(HealthDay)—The U.S. Food and Drug Administration approved use of a higher dose of naloxone hydrochloride nasal spray for treating opioid overdose, the agency announced Friday.
The newly approved dose of 8 mg provides an additional option to the 2-mg and 4-mg doses already approved for use.
In a statement, the FDA said this decision follows other steps the agency has taken to improve naloxone product availability, including the requirement that drug manufacturers for all opioid pain relievers and medicines to treat opioid use disorder add recommendations about naloxone to prescribing information and the extension of the shelf life of naloxone nasal spray from two to three years.
Naloxone may cause opioid withdrawal in patients who are opioid-dependent. Withdrawal symptoms include body aches, diarrhea, tachycardia, fever, runny nose, sneezing, piloerection, sweating, yawning, nausea or vomiting, nervousness, restlessness or irritability, shivering or trembling, abdominal cramps, weakness, and increased blood pressure.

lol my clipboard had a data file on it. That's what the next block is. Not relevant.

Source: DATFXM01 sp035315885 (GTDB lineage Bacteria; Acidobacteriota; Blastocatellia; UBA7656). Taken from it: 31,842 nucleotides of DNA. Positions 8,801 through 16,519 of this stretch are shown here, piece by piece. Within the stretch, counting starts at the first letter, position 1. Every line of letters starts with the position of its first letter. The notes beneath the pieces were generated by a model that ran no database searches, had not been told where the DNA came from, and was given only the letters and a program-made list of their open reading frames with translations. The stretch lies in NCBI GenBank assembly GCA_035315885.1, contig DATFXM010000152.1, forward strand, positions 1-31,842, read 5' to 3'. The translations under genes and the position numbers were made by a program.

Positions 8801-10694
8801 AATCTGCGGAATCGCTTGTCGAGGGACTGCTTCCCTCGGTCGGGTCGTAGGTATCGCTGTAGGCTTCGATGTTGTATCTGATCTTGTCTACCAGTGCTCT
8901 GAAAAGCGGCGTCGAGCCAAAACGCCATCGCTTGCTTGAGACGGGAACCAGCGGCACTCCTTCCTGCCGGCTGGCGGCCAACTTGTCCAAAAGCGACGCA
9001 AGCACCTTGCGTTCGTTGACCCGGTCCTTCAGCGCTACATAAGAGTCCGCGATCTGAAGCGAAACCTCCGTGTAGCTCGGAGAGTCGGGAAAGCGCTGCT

“By approving a higher dose of naloxone hydrochloride nasal spray product to treat opioid overdose, the FDA is making sure the overdose-reversing drug is potent enough to counteract the increasingly lethal and illicitly manufactured fentanyl and fentanyl analogs,” Patrice Harris, M.D., chair of the American Medical Association Opioid Task Force, said in a statement. “Now, we must make sure that the new version of naloxone is placed on the lowest cost-sharing tier with low or no cost-sharing and also available in pharmacies. Communities are looking for tools to respond to the epidemic of drug overdoses, and the FDA action today adds a powerful one.”
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